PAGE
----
Competition law to impact land agreements

Land Agreements to be Subject to Competition Law from 6 April 2011

On 6 April 2011, the Competition Act 1998 (Land Agreements Exclusion and Revocation) Order 2004 will be revoked, meaning companies will have to self-assess all land agreements to ensure compliance with competition law.

The revocation of the Exclusion Order has come about following an Office of Fair Trading investigation into unfair practices in the grocery retail business.

Large supermarkets were accused of restricting competition by buying retail sites and preventing development by competitors through the use of restrictive covenants and exclusivity agreements.

The effect of the revocation is retrospective, so all existing land agreements must be reviewed. Given that competition law is notoriously complex and sanctions are severe for breaches, this will be a significant burden.

Those who are most likely to be affected are developers, land owners and retail businesses.

From 6 April 2011 any company which is a party to an existing or new agreement which:

* Contains covenants that restrict the use of property;
* Grants exclusive rights to a tenant to open a particular type of business within a development; or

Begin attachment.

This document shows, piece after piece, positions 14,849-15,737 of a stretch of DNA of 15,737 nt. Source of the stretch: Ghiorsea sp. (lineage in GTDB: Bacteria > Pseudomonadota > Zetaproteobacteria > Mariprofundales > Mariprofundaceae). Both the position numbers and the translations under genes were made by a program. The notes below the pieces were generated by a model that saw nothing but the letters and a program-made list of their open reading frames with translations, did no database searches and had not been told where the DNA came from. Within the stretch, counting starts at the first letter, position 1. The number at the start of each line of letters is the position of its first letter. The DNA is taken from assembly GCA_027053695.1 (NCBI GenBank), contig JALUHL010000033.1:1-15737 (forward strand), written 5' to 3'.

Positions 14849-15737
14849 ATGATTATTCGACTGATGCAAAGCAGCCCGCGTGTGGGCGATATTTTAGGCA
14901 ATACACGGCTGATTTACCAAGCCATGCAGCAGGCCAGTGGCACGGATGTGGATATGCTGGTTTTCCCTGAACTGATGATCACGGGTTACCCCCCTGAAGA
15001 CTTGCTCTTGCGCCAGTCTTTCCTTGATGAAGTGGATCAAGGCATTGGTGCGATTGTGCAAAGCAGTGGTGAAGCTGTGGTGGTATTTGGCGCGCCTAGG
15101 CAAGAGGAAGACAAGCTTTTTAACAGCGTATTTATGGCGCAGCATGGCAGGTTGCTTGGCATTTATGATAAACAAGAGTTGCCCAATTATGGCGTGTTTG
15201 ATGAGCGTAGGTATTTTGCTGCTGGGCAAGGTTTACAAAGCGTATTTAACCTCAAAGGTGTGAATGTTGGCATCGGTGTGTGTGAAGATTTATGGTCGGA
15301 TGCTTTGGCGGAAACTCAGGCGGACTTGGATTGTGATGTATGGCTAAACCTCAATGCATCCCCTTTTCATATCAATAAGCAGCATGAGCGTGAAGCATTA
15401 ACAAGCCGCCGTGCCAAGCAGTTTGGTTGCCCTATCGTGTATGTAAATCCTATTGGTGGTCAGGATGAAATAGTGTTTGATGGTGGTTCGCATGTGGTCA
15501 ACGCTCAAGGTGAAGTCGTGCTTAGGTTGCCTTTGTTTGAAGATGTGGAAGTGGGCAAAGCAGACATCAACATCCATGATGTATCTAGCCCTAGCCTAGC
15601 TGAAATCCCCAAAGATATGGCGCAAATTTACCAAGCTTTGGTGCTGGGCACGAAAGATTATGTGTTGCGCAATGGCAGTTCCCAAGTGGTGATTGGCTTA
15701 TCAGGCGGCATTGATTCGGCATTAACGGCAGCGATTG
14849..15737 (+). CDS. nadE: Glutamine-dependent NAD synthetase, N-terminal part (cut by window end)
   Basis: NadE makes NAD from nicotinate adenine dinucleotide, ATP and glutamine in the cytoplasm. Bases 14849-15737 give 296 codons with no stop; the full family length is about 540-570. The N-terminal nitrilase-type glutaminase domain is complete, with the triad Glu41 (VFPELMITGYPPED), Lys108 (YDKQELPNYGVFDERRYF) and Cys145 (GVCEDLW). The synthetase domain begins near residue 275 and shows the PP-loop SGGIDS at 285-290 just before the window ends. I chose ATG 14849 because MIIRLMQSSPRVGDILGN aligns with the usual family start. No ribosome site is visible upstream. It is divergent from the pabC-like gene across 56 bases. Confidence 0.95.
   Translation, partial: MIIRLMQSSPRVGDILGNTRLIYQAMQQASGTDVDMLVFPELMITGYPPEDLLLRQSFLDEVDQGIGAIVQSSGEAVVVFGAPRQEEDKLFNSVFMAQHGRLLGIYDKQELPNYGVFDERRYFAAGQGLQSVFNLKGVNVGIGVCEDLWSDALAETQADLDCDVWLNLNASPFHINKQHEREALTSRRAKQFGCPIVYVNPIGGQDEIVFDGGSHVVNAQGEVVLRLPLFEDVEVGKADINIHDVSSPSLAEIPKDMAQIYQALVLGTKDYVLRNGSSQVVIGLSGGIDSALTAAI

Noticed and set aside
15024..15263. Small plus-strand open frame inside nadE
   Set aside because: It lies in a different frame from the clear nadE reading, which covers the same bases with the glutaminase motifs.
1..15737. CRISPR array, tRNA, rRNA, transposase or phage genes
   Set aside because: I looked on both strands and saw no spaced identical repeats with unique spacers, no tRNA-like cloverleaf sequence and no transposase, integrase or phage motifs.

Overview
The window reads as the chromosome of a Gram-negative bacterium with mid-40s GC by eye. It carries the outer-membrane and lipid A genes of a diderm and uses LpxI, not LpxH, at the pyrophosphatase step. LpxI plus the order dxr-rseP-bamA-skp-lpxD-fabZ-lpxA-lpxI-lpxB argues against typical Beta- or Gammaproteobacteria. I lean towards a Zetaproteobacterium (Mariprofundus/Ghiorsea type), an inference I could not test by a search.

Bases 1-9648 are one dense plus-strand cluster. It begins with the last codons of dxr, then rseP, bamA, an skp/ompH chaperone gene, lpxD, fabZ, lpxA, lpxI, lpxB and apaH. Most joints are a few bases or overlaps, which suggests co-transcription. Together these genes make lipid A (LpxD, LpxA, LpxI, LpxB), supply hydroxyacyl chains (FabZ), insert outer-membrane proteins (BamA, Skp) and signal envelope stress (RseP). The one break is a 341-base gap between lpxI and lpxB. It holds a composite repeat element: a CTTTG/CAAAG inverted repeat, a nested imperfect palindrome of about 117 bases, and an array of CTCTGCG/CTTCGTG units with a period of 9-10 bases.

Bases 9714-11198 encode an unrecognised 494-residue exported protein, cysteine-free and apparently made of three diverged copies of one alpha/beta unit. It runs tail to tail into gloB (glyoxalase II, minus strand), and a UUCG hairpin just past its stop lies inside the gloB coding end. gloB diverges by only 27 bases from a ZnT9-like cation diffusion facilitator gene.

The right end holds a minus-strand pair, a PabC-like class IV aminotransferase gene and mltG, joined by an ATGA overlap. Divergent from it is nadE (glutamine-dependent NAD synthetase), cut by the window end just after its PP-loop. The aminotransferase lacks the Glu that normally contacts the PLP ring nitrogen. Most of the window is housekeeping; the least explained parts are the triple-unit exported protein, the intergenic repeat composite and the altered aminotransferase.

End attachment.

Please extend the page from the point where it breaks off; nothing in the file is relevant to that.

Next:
* Require a tenant to purchase certain products exclusively from one supplier will have to consider the effect that the agreement will have upon competition and if necessary alter the agreements to ensure compatibility with competition law.

Failure to do so will render the agreements void and unenforceable and the companies involved will be liable to a fine of up to 10 per cent of their worldwide turnover.

Purchasers of portfolios of commercial property will also need to include within their due diligence a check on potentially unlawful restrictions in existing land agreements.

This is an extremely onerous additional burden upon businesses and will lead to much uncertainty over the enforceability of existing and proposed covenants and leases until professional advice is taken.

Some companies however, such as smaller supermarkets will welcome the opportunity to compete more effectively with more established market leaders.

Stephen Greenwood
Commercial Property Solicitor
Farleys Solicitors